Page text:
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Tapping the power of #GivingTuesday: Highlights from the kickoff keynote

On Aug. 17, 2018, GCN celebrated the beginning of GAgives on #GivingTuesday planning season with our annual kickoff event, where #GivingTuesday Community Lead Jamie McDonald gave an advice-packed keynote address on the principles, promise, and practice of the international philanthropic phenomenon. Here are some of the top takeaways from her talk (lightly edited for clarity and continuity).


How #GivingTuesday works

As an organization, #GivingTuesday operates in a very lateral way: We practice the philosophy of un-branding, of being the coalition-builder rather than the experts. We view you as the experts. What we do is gather all that expertise from around the world and channel it back out, through our online setup and events like this.

We also believe that leaders emerge in expected and unexpected places. Some of the most inspiring campaigns we’ve seen have come from small organizations: the volunteer-led, no-budget operations that do something amazing. We love that 80 percent of the people who responded to our annual survey said that #GivingTuesday was the day that pushed their team to try something new. The truth is, that’s the only way the sector’s only going to move the needle from the 3 percent of GDP that we’ve been getting forever and ever.

80 percent of the people who responded to our annual survey said that #GivingTuesday was the day that pushed their team to try something new.

On the value of #GivingTuesday

#GivingTuesday is the largest social movement in the world. We have 50 official U.S. partners; last year there was #GivingTuesday activity in 202 countries and territories around the world. There is no other social movement to have ever had that kind of reach in history. It’s really about our collective impact and collective generosity.

Some facts for those skeptical board members:

  • #GivingTuesday is one of only three days in the U.S. each year where donors look for nonprofits to support. You probably know the other two: Dec. 30th and 31st. All other 362 days of the year, you’re looking for them. On these three days, they are looking for you, so you want to be in on the conversation.
  • Just last year, just online, and just in the U.S., #GivingTuesday raised $301 million – and that represents just a fraction of the giving that happens around the globe.
  • On almost every online payment platform, #GivingTuesday is the largest online giving day by the number of donors.
  • #GivingTuesday has also become the gateway to giving for young people. If you’re 35 and you’re not itemizing your deductions, you’re not worried about Dec. 30th or 31st. #GivingTuesday is the day all your friends are giving, when it’s social and fun. It’s an opportunity, not an obligation.
  • In the U.S., as of last year, 58 percent of the entire country is aware of #GivingTuesday, and 60-plus percent of those who are aware of #GivingTuesday do something on #GivingTuesday. They give money or time, they volunteer their skills, they give their voice to a project. That number keeps going up every year.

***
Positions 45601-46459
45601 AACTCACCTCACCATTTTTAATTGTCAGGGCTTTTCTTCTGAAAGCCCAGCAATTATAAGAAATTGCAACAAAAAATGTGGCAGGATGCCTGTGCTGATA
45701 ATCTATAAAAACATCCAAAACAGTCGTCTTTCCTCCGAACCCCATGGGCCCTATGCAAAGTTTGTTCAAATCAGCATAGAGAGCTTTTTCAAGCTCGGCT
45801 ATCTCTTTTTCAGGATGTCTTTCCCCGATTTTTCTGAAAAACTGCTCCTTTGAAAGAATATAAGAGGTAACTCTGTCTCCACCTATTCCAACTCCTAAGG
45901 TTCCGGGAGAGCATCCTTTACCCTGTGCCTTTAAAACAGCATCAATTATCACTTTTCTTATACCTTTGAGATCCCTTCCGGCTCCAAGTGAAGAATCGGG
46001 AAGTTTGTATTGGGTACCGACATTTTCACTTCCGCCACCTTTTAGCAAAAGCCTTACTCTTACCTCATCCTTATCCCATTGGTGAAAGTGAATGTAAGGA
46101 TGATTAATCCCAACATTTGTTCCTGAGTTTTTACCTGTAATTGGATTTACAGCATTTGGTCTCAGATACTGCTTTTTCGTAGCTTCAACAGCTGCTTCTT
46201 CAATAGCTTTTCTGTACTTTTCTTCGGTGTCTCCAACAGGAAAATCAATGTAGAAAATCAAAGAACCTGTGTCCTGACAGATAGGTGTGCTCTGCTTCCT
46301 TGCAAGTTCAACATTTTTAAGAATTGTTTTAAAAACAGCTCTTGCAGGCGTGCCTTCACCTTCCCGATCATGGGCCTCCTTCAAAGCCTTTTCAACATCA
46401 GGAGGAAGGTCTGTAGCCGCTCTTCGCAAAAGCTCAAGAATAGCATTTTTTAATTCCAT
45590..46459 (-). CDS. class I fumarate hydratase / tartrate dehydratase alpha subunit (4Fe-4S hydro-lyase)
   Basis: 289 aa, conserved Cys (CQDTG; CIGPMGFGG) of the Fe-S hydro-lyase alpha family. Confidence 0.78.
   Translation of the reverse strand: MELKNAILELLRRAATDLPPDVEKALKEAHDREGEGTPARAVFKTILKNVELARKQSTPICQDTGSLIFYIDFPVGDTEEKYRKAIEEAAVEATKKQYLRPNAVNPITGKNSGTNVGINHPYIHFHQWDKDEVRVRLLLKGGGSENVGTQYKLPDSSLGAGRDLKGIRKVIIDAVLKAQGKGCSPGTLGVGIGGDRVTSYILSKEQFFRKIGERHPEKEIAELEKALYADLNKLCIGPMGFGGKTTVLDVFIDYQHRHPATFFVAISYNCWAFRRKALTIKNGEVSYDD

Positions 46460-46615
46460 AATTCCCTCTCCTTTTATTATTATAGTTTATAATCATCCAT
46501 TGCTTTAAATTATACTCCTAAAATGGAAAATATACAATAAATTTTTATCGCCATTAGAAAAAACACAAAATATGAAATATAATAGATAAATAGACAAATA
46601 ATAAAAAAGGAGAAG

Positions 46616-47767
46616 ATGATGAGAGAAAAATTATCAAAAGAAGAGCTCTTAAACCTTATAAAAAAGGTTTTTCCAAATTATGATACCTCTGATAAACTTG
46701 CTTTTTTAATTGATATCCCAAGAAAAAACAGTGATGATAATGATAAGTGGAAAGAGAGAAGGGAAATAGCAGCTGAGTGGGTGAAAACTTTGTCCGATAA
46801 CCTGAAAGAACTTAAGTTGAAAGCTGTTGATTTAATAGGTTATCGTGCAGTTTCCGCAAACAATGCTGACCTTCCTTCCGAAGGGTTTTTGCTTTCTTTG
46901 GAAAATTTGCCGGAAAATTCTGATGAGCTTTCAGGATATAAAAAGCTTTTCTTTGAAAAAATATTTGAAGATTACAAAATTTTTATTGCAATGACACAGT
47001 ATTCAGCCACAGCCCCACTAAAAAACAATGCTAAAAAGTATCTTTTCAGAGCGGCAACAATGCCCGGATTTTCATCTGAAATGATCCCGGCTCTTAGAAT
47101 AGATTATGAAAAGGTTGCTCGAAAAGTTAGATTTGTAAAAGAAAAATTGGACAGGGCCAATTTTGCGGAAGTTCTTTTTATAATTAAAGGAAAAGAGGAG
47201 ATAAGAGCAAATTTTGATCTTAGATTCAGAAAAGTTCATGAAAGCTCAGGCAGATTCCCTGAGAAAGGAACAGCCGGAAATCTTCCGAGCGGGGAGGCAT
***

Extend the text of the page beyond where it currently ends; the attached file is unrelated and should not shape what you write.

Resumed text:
The social conversation also continues to grow. If you look at online mentions of #CyberMonday, you’ll see they’ve stayed roughly the same on every #CyberMonday since 2011. Meanwhile, look at #GivingTuesday over the same timeframe:

On the value of small gifts

One question I frequently get: “Is that really where I want to spend my time, raising a lot of small gifts?” I like to use the example of Michael Bloomberg. In 1972, when he graduated from John Hopkins, he was solicited for gifts. He gave $5, equivalent to about $28 today. As of last year, he’d given them $2.3 billion total.

You probably get a lot of those $28 gifts on #GivingTuesday. So what I like to ask is, how do you celebrate your $28 giver? Do you make them feel like a future Michael Bloomberg?

On the question of donor fatigue

Here’s what is true across every platform we work with: We see net revenue on #GivingTuesday go up with no corresponding drop in December. Donor fatigue is a myth.

Think about the emails that you get from your favorite store. How many emails do you get from the Gap, or Wayfair, or whatever you like? If you're telling a strong story in an effective way to an audience who cares, you can tell them that story every day. The problem is not donor fatigue: The problem is crappy marketing. You need to be proud of the work that you do, and put that out there: “What we do is changing lives,” not, “Please give me money.”

Across every platform we work with, we see net revenue on #GivingTuesday go up with no corresponding drop in December. Donor fatigue is a myth.

There was an old rule of thumb in marketing that said it takes seven “touches” to get somebody to act. Today, because of social media, it takes something like 27 touches. Even if you’re telling an inspiring story, and you’re reaching people who love what you do, it might take five, ten, fifteen times for them to open it and act on it.